AMOS Update Number 6: Crisis in Nicaragua



February 2, 2019


Dear AMOS friends,


Your generous support has made it possible for AMOS to continue providing essential health care to nearly 70,000 adults and children. Thank you so much!

We want to affirm that AMOS has chosen to remain actively neutral in the midst of the ongoing crisis here in Nicaragua. In living out our Christian values, we condemn all violence and are committed to working towards peace and reconciliation. In the midst of any crisis, the poorest and most vulnerable people are the most affected. We are here to stay. We are here to serve. For this reason, we ask that you please be sensitive if posting about the conflict on social media.

International Interventions


In December 2018, the United States Congress passed the Nicaragua Human Rights and Anticorruption Act (“Nica Act”), and President Trump signed it into law. The “Nica Act” imposes targeted sanctions on Nicaraguan government officials found to be tied to human rights abuses. It also aims to block any loan issued by international financial institutions that could benefit the current government of Nicaragua, except for the purposes of humanitarian aid or the promotion of democracy.

Last week, a delegation from the European Parliament visited Nicaragua and urged the government to release those who have been detained, allow human rights organizations to continue working within the country, and restart dialogues for peace. The Nicaraguan government had previously expelled U.N.-backed experts investigating human rights violations in Nicaragua, citing bias.

Impact on the Nicaraguan People


The polarization in Nicaragua is still evident throughout society, with large groups of people passionately against the government, and other large groups passionately in favor of the government. Over 500 people who have protested against the government or organized roadblocks are reportedly in jail, many charged with terrorism. At the end of 2018, nine non-governmental organizations were accused of participating in terrorist activities and stripped of their legal status. Offices of news channels or programs that have been critical of the government were also raided in December, and several journalists were arrested. The journalists have been accused and charged with “fomenting hatred and violence”, an action that “falls within the criminal category of: provocation, proposition and conspiracy to commit terrorist acts.” No protests have occurred since September, and people not involved in protests have been able to go about their daily lives.

Last month, the Government of Nicaragua approved the Culture of Dialogue, Reconciliation, Security, Labor and Peace law, in response to the deep divisions that have arisen in the country. The government is taking steps to organize “dialogue circles” at the neighborhood and community level to try to create spaces to understand the different perspectives of the people who have have been affected during the crisis and to try to find joint solutions that help restore social cohesion.

However, in economic terms, the last nine months have been devastating to the Nicaraguan economy. An estimated 453,000 people have lost their jobs, and approximately 143,000 more families have fallen into poverty. About $1.5 billion US dollars have been withdrawn from Nicaraguan banks since last April, causing banks to stop approving loans for the population. For farmers in the country that depend on loans to plant their crops, this could potentially mean a reduction in the amount of food produced in the country in 2019. And as of Feb. 1st, new changes to the Nicaraguan Social Security system took effect, which increase taxes for employers on the salaries of their employees (from 19% to 22.5%) and for employees on their paychecks (from 6.25% to 7%). Within the context of an economy which continues to face increasing difficulties, these measures will be felt the most by families who are already struggling to make ends meet. It could also lead to further layoffs as businesses must face increasing costs of operation.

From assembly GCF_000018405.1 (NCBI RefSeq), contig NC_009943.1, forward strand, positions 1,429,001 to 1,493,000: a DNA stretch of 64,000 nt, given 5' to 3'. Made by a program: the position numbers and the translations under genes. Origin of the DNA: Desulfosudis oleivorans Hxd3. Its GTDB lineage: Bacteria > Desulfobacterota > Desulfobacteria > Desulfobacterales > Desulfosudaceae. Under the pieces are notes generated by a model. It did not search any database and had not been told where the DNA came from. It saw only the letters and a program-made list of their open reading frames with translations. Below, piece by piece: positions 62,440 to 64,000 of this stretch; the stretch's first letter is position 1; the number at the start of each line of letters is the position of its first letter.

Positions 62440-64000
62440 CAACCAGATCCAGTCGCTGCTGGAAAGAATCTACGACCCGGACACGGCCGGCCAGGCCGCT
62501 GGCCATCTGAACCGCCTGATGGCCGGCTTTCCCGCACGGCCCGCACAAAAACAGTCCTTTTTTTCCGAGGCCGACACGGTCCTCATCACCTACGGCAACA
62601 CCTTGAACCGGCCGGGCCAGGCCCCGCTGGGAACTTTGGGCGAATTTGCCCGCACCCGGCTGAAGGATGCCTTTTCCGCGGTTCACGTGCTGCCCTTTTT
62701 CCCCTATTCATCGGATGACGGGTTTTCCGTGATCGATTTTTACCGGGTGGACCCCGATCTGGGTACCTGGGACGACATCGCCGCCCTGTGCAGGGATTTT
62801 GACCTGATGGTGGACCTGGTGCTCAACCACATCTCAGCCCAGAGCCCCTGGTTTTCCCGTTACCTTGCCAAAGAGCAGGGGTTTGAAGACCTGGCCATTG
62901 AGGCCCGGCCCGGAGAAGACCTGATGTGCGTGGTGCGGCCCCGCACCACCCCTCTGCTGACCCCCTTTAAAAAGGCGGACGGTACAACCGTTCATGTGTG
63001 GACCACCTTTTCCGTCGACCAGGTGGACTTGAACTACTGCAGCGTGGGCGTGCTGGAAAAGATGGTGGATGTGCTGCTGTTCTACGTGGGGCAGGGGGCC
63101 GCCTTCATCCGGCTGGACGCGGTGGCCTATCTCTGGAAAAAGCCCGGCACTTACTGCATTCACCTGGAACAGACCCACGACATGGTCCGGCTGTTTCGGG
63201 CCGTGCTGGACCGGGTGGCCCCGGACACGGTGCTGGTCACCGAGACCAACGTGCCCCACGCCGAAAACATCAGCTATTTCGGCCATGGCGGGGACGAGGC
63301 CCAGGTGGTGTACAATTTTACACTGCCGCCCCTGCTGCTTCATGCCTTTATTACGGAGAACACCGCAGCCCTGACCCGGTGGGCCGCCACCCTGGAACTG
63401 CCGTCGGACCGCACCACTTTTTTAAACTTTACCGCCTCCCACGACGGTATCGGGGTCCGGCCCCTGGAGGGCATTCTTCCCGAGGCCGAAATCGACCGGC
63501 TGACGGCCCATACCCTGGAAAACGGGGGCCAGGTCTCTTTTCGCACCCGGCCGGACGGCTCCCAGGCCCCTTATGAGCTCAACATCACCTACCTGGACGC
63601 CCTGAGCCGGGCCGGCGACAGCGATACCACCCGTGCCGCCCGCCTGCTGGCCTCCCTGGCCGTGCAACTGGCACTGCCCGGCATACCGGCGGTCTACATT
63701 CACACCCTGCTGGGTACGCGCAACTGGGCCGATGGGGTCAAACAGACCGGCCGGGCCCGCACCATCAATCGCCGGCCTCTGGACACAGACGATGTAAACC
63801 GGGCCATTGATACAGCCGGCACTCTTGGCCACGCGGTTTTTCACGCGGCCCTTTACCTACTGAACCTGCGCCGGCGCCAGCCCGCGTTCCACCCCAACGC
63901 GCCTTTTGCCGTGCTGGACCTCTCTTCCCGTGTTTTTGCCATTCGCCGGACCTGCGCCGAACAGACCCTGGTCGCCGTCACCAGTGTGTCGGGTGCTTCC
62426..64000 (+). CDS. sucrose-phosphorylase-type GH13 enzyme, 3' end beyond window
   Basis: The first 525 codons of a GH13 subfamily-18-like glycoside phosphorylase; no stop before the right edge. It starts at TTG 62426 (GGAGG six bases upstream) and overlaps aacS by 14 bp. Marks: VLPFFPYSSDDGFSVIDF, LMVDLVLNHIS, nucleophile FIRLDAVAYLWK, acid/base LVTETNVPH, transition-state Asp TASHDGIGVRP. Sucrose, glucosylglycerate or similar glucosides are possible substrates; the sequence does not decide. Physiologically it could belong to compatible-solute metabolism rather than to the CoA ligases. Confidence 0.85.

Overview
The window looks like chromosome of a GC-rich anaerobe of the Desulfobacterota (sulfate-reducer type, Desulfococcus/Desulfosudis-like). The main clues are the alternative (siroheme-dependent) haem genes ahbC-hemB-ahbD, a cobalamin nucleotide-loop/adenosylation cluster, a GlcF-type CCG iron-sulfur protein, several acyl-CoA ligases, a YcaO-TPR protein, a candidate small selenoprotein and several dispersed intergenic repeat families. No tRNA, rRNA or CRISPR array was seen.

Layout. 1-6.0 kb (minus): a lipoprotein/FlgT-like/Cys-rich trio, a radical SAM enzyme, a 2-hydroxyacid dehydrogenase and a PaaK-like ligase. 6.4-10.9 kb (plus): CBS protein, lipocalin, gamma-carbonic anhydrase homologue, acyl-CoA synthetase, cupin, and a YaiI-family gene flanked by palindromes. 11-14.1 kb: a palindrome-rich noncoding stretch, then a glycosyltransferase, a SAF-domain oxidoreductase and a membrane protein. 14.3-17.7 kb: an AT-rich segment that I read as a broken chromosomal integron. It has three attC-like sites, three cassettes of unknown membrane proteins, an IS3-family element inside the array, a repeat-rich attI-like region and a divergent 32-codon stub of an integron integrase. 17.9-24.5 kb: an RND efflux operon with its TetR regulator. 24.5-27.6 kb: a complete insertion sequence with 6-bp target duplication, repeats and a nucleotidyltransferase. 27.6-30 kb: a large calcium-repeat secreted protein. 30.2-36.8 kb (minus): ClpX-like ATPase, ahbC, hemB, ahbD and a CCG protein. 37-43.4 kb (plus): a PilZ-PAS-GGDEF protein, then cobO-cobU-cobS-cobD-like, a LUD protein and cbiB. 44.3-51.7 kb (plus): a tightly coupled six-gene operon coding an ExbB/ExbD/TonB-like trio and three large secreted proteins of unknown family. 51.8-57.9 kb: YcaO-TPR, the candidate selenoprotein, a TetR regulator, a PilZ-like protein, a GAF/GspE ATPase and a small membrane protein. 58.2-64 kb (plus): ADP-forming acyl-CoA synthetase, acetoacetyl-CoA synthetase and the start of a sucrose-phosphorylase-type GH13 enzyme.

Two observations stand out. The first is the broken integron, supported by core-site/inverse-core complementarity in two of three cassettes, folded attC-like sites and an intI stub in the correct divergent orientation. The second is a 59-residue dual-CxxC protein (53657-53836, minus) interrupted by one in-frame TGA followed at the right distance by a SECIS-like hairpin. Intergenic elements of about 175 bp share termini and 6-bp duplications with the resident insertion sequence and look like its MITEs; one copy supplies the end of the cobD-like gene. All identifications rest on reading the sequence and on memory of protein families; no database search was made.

The “Nica Act” and other international pressures may also have a significant effect on the Nicaraguan people. Potential consequences include: a loss of loans for public infrastructure projects (i.e. roads, hospitals, schools), decreased revenue for the government budget, a decrease in public services available to the poor (i.e. health and education), continued job losses, and an increase in poverty.

The Hope You Share


From the bottom of our hearts, we want to thank you for your ongoing support during this difficult time. The hope you share is more important than ever before. With our vision of health for all people at the forefront, we are working together to continue to provide essential medications and health care to our communities in Nicaragua.

In January, we had the immense pleasure of hosting our first two mission teams of 2019. The First Baptist Church of Petersburg, West Virginia, and the First Baptist Church of Kansas City, Missouri each separately sent amazing teams to work with us on needed projects. They shared messages of hope and inspired our staff and the people we serve. Their example and their accompaniment during these hard times was uplifting to all of us and a reminder that we are all one body in Christ. They would be more than happy to talk to any other church considering sending a mission team about their positive experiences here.

Please keep praying for hope for the people of Nicaragua. Pray for families who have lost loved ones or lost their jobs and are struggling to provide food and medicines. Pray that AMOS and all our community health workers can continue improving health. And pray for a peaceful solution to the crisis.

With love and gratitude,

Dr. David Parajón, Executive Director and Dr. Laura Parajón, Medical Director

On behalf of the AMOS Team